Justice Jackson makes waves in first Supreme Court arguments
Explore Our Galleries
Today's news and culture by Black and other reporters in the Black and mainstream media.
Ways to Support ABHM?
By Lawrence Hurley, NBC News
WASHINGTON — As the Supreme Court on Tuesday weighed a conservative attempt to weaken the landmark Voting Rights Act, enacted in 1965 to protect minority voters, the first Black woman to serve on the Supreme Court delivered a history lesson on the divisive issue of race in the United States.
Justice Ketanji Brown Jackson, in just her second day on the bench, spoke about the enactment of the Constitution’s 14th Amendment, stressing how its aim was to redress historic harms to Black people in the aftermath of the Civil War and the end of slavery. It was a symbolic moment in a courtroom in which only three Black justices have ever sat.
Exploring the history that lurks in the background of the dispute over Alabama’s congressional districts map, Jackson said that “the entire point of the amendment was to secure rights of the freed former slaves.” As a result, she wondered, how could the state be barred from considering race when deciding whether more majority Black districts should be drawn?
Her intervention in the midst of an oral argument on Alabama’s defense of its map that a lower court said discriminated against Black voters was just one example of Jackson’s active role in her early days on the high court.
Sometimes, new justices take a back seat in their first few arguments as they settle in, although the last three appointees before Jackson — conservatives Neil Gorsuch, Brett Kavanaugh and Amy Coney Barrett — all asked questions in their debut oral arguments.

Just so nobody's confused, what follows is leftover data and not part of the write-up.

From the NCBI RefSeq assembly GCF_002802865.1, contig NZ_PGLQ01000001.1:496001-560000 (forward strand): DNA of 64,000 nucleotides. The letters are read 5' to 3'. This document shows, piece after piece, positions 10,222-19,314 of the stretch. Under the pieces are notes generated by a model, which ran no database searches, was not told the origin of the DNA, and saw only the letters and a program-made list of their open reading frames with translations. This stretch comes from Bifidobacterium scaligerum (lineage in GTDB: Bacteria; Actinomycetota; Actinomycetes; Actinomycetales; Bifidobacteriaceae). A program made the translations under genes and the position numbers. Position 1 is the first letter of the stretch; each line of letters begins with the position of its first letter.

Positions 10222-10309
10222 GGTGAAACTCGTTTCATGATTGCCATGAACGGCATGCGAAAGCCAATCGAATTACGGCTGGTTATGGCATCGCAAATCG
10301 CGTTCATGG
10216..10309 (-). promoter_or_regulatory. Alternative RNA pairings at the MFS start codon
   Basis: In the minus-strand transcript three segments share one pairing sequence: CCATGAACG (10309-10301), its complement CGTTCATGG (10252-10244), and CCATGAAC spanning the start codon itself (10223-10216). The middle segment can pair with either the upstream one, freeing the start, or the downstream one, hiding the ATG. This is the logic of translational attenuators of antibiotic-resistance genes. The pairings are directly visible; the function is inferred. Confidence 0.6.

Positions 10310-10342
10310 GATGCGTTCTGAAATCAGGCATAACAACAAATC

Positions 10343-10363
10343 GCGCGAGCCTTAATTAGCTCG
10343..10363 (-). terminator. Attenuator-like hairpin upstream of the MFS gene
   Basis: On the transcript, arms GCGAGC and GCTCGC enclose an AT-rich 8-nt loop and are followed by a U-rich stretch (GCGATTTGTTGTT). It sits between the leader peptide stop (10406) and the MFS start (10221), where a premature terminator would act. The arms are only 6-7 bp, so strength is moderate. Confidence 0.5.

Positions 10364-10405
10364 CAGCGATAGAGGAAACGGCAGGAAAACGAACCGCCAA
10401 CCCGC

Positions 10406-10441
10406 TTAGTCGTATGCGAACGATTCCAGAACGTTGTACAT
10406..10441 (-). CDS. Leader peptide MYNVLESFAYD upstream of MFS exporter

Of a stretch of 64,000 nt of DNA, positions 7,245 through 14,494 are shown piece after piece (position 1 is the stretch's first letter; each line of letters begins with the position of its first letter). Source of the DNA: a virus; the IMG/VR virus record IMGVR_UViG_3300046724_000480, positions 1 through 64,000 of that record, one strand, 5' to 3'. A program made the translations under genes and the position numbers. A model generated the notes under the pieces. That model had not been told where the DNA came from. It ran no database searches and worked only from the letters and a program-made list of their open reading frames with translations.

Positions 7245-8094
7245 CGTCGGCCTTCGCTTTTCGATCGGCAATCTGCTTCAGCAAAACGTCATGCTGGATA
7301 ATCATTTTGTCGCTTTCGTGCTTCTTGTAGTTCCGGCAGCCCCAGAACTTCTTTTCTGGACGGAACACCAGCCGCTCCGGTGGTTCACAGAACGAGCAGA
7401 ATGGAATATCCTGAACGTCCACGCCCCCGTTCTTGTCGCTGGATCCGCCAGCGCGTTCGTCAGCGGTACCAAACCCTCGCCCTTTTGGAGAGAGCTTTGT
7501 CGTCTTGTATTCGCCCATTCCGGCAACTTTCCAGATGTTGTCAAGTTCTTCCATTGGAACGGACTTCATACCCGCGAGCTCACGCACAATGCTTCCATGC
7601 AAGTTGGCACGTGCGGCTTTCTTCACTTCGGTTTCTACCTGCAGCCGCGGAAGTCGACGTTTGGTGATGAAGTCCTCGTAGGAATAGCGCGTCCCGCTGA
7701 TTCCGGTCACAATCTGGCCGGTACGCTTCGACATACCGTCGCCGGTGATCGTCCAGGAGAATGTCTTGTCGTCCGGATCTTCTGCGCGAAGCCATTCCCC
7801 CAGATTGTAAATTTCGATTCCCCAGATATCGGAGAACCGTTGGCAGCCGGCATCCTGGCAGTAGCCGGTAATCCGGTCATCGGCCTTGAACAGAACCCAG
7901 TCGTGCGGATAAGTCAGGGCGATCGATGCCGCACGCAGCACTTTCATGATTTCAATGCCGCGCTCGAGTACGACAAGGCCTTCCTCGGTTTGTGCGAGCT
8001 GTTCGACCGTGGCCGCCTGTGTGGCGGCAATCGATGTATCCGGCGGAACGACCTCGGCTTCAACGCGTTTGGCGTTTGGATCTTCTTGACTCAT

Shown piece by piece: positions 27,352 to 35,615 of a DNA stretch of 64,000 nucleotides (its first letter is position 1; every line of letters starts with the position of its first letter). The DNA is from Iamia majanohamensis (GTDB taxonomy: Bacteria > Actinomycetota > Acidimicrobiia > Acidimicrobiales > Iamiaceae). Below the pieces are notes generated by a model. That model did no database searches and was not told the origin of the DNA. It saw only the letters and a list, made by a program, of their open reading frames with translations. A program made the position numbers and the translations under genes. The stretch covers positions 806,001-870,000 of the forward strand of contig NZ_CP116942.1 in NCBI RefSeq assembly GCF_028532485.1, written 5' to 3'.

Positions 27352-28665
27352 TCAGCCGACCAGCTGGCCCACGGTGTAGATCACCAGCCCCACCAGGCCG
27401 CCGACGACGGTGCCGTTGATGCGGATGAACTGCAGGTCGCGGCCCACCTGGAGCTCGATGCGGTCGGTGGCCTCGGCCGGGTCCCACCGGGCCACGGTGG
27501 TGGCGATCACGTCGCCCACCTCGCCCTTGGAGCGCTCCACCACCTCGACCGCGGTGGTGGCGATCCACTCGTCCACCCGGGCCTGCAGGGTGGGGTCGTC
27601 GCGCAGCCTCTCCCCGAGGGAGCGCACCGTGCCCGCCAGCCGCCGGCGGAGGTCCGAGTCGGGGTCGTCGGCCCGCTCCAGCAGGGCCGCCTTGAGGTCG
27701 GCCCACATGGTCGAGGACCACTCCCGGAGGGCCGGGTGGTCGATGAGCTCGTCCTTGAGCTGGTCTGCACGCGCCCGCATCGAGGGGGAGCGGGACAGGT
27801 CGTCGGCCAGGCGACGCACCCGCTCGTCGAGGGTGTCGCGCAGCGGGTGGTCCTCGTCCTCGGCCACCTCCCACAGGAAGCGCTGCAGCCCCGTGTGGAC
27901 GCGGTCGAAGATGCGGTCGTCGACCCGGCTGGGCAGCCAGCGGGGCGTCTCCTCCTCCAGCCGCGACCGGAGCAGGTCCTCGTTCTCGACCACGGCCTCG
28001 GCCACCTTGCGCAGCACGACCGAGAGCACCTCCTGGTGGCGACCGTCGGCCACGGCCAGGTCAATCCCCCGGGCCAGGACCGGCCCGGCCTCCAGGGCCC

“I’m delighted to see that Justice Jackson is showing no reticence about entering the fray,” Sherrilyn Ifill, a prominent civil rights lawyer, told NBC News. “Her tone is upbeat and respectful, but she is tough, no nonsense and demanding. This was as impressive a debut as I’ve seen of a new justice in my more than 30 years of court-watching.”
We previously covered Justice Jackson’s confirmation.
Comments Are Welcome
Note: We moderate submissions in order to create a space for meaningful dialogue, a space where museum visitors – adults and youth –– can exchange informed, thoughtful, and relevant comments that add value to our exhibits.
Racial slurs, personal attacks, obscenity, profanity, and SHOUTING do not meet the above standard. Such comments are posted in the exhibit Hateful Speech. Commercial promotions, impersonations, and incoherent comments likewise fail to meet our goals, so will not be posted. Submissions longer than 120 words will be shortened.
See our full Comments Policy here.
Leave a Comment